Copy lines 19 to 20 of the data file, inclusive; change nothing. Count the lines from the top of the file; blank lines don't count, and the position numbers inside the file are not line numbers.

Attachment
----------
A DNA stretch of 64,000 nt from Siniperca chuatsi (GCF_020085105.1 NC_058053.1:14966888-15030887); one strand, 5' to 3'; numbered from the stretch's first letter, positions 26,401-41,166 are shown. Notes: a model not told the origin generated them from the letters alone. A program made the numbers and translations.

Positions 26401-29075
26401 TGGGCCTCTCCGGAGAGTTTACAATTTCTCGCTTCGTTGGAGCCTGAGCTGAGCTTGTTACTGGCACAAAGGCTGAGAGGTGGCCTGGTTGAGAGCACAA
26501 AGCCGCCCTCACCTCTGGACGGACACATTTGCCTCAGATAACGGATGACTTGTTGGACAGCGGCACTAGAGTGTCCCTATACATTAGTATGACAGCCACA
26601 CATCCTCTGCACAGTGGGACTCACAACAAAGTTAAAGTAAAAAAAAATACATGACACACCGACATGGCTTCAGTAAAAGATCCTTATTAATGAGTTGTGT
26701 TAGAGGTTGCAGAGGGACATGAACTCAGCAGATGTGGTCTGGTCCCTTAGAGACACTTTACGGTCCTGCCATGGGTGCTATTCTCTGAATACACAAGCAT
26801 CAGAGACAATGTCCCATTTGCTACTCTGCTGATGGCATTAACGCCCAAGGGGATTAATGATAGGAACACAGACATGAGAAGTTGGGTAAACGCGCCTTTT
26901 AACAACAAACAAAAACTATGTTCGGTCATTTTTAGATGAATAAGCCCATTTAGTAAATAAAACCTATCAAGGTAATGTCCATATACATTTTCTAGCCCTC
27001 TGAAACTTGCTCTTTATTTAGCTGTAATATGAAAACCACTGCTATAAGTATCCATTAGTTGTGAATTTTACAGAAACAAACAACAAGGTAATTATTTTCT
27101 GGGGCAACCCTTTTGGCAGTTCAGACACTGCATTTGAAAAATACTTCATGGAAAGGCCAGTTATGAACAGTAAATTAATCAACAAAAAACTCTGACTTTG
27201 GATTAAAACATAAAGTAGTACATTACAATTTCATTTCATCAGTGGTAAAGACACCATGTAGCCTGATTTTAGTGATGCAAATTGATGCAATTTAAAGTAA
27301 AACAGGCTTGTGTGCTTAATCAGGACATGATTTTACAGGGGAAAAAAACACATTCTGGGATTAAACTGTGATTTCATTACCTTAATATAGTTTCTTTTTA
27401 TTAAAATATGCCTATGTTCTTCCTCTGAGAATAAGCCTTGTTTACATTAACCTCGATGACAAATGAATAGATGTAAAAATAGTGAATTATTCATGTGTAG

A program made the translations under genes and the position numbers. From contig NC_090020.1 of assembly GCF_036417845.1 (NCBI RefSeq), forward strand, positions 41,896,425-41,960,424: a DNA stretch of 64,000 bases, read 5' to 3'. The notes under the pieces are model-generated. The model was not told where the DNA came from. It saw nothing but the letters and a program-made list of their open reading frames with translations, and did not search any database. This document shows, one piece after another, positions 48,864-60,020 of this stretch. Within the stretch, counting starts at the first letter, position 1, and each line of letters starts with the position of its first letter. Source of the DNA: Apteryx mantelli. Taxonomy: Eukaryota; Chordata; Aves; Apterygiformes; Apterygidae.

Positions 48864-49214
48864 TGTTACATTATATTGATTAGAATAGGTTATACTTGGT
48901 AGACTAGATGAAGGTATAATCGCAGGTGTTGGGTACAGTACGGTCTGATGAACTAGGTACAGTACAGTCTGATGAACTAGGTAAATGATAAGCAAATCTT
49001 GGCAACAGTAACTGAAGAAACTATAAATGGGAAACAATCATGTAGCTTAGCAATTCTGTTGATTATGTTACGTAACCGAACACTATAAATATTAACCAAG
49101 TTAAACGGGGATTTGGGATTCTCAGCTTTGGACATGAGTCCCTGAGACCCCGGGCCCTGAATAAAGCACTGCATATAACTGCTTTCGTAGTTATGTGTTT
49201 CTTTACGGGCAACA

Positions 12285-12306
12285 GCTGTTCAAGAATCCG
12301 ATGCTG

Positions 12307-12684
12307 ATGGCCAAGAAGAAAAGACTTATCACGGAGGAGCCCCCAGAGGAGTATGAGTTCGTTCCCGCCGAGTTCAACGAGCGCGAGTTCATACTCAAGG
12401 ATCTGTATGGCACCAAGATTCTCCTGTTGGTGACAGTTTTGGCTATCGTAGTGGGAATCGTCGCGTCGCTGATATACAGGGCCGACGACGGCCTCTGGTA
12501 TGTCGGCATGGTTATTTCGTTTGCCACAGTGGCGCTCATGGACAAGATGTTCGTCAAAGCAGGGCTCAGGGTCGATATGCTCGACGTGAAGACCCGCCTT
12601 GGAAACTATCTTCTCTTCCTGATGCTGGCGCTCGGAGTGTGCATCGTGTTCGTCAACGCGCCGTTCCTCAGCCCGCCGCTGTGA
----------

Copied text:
49101 TTAAACGGGGATTTGGGATTCTCAGCTTTGGACATGAGTCCCTGAGACCCCGGGCCCTGAATAAAGCACTGCATATAACTGCTTTCGTAGTTATGTGTTT
49201 CTTTACGGGCAACA